Hong Kong batsman Christopher Carter cites lack of funding as a reason for leaving cricket
Carter was born in Hong Kong but grew up in Perth, Australia.
Updated - Oct 1, 2018 6:48 pm
Albeit Hong Kong returned winless from the recently concluded Asia Cup in the United Arab Emirates (UAE), Anshuman Rath and Co were showered with praises after they put up a resolute show, especially against India in the Group phase. In their meantime, Christopher Carter, one of their middle-order batsmen has decided to call it quits from professional cricket.
The 21-year-old mentioned that Hong Kong Cricket doesn’t get much support from the government as well as the International Cricket Council (ICC) owing to which he has been compelled to take the decision. He also talked about his future aspirations and his priority to support his family.
It is difficult for other members of the Hong Kong team
“I already put my studies on hold before but I think it’s time to do what I’ve always wanted to do, and that is to become a pilot. It is difficult to be a cricketer in Hong Kong given the lack of funding. People within CHK [Cricket Hong Kong] work so hard to try and allow us to play on a full-time basis.
The likes of Mark Wright and Simon Cook really do their best, but they are not supported well enough by the government or the ICC,” Carter was quoted as saying in South China Morning Post.
“It’s a bit difficult for every player. I have a family and a nine-month-old daughter, so I have to support my family as well. We are struggling for income and we are hoping that our salaries will be increased.”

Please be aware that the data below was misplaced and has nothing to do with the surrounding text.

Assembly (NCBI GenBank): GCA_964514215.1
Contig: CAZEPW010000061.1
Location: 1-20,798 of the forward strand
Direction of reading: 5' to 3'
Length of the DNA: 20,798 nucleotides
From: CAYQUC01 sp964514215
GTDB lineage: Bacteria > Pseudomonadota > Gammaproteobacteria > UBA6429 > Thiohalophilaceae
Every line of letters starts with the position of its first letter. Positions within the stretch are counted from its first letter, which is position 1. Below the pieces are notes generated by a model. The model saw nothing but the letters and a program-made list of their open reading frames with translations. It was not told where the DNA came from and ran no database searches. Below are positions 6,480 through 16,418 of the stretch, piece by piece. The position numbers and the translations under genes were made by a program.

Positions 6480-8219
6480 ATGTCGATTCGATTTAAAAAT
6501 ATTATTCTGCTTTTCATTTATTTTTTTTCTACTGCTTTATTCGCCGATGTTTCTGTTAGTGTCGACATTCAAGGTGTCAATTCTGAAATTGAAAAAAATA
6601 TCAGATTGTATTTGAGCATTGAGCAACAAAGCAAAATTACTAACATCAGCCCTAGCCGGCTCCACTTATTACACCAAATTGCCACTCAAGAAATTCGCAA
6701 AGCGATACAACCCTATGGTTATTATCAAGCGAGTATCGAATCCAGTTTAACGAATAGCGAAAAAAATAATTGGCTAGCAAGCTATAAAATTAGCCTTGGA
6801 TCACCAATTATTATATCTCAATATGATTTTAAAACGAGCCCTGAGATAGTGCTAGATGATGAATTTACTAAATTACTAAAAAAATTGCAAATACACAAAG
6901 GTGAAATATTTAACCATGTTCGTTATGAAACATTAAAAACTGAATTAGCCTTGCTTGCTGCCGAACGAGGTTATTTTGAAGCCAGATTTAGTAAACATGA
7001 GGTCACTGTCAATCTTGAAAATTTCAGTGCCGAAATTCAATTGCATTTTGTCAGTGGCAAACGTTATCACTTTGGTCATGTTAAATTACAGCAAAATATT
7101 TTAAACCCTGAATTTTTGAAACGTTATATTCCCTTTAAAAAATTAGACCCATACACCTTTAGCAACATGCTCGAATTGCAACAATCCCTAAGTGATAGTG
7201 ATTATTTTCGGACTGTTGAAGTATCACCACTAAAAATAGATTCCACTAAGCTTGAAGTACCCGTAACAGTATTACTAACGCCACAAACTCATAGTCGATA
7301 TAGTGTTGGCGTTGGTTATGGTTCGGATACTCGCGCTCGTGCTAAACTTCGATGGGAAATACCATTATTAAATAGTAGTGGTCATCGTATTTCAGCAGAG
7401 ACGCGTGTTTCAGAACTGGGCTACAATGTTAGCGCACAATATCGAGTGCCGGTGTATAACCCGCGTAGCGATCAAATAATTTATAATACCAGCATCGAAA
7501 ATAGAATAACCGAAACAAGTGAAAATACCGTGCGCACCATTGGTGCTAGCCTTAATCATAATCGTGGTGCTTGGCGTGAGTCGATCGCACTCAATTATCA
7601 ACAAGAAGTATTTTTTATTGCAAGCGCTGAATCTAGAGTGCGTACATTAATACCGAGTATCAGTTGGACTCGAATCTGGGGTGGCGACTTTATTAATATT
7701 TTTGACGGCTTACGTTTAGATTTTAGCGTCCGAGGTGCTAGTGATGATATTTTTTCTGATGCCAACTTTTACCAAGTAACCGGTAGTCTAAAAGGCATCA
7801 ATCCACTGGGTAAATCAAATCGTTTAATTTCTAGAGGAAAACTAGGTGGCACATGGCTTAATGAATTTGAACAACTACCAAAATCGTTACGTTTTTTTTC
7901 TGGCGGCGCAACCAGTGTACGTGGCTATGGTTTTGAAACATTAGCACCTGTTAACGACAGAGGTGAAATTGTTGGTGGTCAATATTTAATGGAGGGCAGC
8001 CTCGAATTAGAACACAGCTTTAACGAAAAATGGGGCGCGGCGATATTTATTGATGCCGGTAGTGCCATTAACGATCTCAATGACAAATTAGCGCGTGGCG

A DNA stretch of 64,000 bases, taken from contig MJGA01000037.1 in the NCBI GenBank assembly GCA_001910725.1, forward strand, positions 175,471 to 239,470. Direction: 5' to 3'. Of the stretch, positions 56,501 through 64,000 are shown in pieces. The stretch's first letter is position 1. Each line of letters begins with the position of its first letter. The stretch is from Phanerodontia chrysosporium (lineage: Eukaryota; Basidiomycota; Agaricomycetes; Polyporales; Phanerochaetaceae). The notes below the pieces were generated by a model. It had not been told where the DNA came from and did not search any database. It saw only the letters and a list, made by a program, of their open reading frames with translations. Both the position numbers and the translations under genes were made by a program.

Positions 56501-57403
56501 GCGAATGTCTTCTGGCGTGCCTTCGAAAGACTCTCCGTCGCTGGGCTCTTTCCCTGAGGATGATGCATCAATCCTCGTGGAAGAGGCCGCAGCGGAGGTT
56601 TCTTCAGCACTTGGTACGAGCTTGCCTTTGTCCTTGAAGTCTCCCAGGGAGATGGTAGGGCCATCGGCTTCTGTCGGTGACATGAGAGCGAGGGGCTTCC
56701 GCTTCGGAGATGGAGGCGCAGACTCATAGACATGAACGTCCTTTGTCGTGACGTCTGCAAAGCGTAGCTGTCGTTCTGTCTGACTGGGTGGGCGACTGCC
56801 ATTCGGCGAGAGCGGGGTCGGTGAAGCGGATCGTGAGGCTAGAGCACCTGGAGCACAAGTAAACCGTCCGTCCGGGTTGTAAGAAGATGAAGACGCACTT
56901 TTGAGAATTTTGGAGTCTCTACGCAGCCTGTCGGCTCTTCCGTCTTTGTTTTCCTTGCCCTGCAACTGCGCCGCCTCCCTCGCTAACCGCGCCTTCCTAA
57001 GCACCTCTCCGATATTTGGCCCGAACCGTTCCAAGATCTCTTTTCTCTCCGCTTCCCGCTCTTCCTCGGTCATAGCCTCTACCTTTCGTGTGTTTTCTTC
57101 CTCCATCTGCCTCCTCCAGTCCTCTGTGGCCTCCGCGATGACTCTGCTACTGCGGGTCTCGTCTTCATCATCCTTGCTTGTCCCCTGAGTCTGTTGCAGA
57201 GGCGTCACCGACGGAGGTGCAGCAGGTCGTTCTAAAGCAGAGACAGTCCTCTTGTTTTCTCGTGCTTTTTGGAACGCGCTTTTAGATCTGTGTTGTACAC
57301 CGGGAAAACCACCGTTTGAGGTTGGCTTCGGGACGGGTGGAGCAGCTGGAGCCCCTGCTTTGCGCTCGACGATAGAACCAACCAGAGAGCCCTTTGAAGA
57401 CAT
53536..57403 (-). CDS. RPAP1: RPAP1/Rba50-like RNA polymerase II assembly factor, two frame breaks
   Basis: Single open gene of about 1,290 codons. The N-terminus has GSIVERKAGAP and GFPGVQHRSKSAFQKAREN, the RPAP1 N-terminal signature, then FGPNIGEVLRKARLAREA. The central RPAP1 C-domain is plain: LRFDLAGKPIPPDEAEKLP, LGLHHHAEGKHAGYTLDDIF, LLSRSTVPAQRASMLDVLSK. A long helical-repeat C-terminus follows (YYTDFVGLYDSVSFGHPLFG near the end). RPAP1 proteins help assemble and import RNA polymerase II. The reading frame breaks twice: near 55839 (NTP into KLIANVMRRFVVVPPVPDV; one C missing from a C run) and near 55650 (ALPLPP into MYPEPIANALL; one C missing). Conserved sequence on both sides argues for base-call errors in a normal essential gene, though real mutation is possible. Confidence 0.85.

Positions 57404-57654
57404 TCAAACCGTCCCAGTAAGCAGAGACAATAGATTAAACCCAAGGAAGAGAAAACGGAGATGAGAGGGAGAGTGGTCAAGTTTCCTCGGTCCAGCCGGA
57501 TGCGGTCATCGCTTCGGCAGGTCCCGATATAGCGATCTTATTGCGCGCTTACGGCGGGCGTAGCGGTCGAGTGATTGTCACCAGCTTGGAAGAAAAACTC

Earlier this year, Hong Kong lost their one-day status after they finished in the bottom two of the ICC World Cup qualifier, which also meant a reduction in funding from the world’s apex cricket board. Meanwhile, Carter also credited the other members of the national team for giving their blood and sweat to represent their country at the highest level.
“It is difficult for other members of the Hong Kong team, some of them who do not really have qualifications. It’s difficult if you have a family in Hong Kong which is one of the most expensive places in the world. But the credit goes to the players with the way they are surviving and still giving their best,” the youngster added.
Carter was born in Hong Kong but grew up in Perth, Australia. In 2014, he returned to Hong Kong to play club cricket and was eventually roped in by the national team. He left Hong Kong over the weekend and will undergo a 55-week training in Adelaide to become a second officer with Cathay Pacific.